AHHH. VENICE. California’s — maybe all of America’s — quintessential surf’s-up beach town. Where top-heavy palms pass as skinny skyscrapers; sneaker-filling sand stands in for tree debris as “that pesky stuff you track in”; and all manner of vibrancy, creativity and humanity amass under intensely magnetic sunlight.
We are far from home. But we are not entirely adrift, and we are not alone.
Millions of visitors alight in Venice every year. More than 40,000 Venetians live here every day — meaning all manner of homes amass here, too. At the high-energy coastal edge, boxy blocks of glassy modern design align to salute the sea. Venturing inland and eastward, the neighborhood’s celebrated eclectic vibe pulses a little less exuberantly, along placid canals and citrusy streets, where funky bungalows chill with sensual Mediterranean villas, classic ranch houses and avant-garde wonders.
The flora feels unfamiliar. The breeze feels body temperature. It is all so perfectly somewhere else, and then … one single, surprising home stands out. It’s recognizable in that giddy, initially disorienting way, like running into a teacher at the grocery store: I know you, but what are you doing here? It is extraordinarily out of the ordinary here — undulating, angular, sculptural. Supercool and radiantly warm. Distinct, and evocative.
Straight out of A-list Northwest-contemporary casting.
This is The Venice House.
Seattle’s own Nils Finne is the architect behind this masterwork. He is an ardent, influential proponent of craft, sustainability and honest design — in his work, and in everything that goes into his work. For The Venice House, Finne turned to numerous Seattle-area architectural artisans for their unmatched talent and creations. Seriously: Finne could not find people in Los Angeles to take on his refined designs.
“The local guys just kind of said no,” Finne says. “This house really is a Pacific Northwest house that landed in L.A., demonstrating to the L.A. crowd what true natural beauty looks like in terms of materials and craftsmanship. I can’t tell you how many times on this project I heard the comment, ‘Sorry, Nils. That is a Seattle detail.’ ”
For starters (there are more): the oversize offset-pivot glass entry door (and, farther in, the giant Douglas fir lift-and-slide doors) by Quantum Windows & Doors in Everett. The glistening cast-glass breakfast counter by Seattle’s Glassworks, Inc. The custom steel pendant light fabricated by Landbridge Lighting in Seattle. “Even the suspended steel mirror frame in the powder room was made in Seattle [by Distinctive Glass], since the L.A. mirror subs did not dare to provide a mirror with this detail,” Finne says.
So much quintessential Pacific Northwest — our craftspeople, our expertise, our sensibility.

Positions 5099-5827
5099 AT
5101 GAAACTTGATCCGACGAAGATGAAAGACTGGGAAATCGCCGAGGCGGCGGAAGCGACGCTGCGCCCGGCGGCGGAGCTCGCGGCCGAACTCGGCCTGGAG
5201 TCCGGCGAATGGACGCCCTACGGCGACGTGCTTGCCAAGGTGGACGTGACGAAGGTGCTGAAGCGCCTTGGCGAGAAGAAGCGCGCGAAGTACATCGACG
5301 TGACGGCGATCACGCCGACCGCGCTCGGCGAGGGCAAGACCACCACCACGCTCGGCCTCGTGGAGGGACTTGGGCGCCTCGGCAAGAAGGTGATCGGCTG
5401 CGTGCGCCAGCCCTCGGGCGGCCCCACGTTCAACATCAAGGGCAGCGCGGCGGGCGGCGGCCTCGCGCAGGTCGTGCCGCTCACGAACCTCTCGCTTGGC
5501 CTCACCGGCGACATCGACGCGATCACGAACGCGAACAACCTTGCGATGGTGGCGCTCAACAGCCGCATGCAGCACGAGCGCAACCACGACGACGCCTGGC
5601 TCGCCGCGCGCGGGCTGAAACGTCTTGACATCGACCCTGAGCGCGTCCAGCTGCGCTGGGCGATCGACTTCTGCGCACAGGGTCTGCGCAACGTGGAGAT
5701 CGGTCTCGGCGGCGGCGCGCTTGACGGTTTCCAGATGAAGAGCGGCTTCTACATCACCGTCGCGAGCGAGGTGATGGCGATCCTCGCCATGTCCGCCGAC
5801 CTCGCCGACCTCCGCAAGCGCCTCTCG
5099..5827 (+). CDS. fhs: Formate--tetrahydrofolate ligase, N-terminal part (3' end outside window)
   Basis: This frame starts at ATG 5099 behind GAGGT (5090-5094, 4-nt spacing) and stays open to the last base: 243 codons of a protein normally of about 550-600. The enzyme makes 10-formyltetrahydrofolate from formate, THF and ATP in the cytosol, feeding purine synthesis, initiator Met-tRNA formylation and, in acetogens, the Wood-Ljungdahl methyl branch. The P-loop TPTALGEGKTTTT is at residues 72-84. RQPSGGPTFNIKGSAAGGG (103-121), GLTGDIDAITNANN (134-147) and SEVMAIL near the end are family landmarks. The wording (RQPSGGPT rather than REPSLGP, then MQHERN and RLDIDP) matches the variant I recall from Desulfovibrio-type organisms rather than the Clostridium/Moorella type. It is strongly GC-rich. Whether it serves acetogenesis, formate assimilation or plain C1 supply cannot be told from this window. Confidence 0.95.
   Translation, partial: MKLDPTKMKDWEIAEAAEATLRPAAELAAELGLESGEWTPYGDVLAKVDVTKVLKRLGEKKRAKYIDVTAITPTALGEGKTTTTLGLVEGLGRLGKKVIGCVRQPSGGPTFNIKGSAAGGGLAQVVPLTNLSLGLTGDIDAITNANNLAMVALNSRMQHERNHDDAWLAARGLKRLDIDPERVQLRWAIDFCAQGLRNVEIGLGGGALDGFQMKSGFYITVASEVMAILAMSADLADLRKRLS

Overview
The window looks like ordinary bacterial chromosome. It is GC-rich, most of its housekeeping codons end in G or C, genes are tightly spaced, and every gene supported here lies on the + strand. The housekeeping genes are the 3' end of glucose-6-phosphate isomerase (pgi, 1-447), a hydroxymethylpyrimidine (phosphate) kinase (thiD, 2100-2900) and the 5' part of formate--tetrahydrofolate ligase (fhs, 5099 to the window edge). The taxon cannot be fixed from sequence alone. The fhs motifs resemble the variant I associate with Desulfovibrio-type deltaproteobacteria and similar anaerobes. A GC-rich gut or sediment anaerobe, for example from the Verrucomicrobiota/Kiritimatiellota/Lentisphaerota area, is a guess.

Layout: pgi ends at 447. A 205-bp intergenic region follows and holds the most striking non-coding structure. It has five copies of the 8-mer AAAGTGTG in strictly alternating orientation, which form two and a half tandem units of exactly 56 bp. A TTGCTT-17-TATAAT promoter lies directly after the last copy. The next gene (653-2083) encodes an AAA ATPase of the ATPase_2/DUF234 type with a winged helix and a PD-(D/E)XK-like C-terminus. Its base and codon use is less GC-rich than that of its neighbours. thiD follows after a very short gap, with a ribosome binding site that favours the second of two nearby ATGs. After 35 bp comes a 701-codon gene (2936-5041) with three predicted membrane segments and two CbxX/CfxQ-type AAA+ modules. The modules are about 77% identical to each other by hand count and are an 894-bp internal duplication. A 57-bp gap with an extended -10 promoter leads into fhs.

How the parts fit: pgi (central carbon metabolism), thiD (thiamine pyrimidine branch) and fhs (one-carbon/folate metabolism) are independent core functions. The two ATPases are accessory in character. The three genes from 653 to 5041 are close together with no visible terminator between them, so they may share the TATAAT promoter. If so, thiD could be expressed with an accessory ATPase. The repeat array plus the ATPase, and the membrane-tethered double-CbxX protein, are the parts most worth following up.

Ahhh. The Venice House feels like home.
THE VENICE HOUSE is home to the four Californians who live here: Andy, an entertainment attorney; Tannaz, a doctor; and their sons, Mays, 8, and 7-year-old Jules (along with big, sweet Gracie the dog). They really live here.
“It’s just a house, not a museum,” Andy says. “We swim in the pool. We cook in the kitchen. We watch TV. It manages still to be a family house, even with all the design considerations. It’s 100 percent family-friendly.”
Before this particular iteration of their family, Andy and Tannaz owned an architecturally designed, but troubled, home on a small lot closer to the beach.
“It was a house I bought as a bachelor,” Andy says. “We were going to do a new home there.”
After water issues drove them to temporary housing, one realization floated to the top, he says: “We needed a family house.”
Just not your typical Venice house (lowercase “h”).
“When you see contemporary architecture here, it tends to be stucco, very rectilinear,” Andy says. “That’s great, but we wanted something different.”
Finne specializes in “different,” in the best way, and dabbles in Southern California, in a couple ways. He is among those millions of Venice visitors, flying in regularly to see his father-in-law and, before bringing FINNE Architects to Seattle in 1994, he worked here for a few years (including as the project architect for the museum component of The Getty Center).
His all-star reputation and inspiring portfolio — Finne is dedicated to the concept (and the creation) of crafted modernism — have reached even further. Among Northwest projects, his Elliott Bay House, Mazama House and Lake Forest Park House alone have earned enough enthusiastic media attention that an appreciative California fan base is really not all that surprising.
“One of my law partners was going to use Nils for a renovation in Brentwood,” Andy says. “He said, ‘You should check out the work of this architect.’ When I looked at the photos, they were warm, but not in a colonial way. He marries contemporary and midcentury-modern in a way that’s very unique. I love wood, and cool materials are so much a part of what Nils does. It’s a whole holistic approach — interiors and exteriors. I looked and said, ‘We’re done.’ ”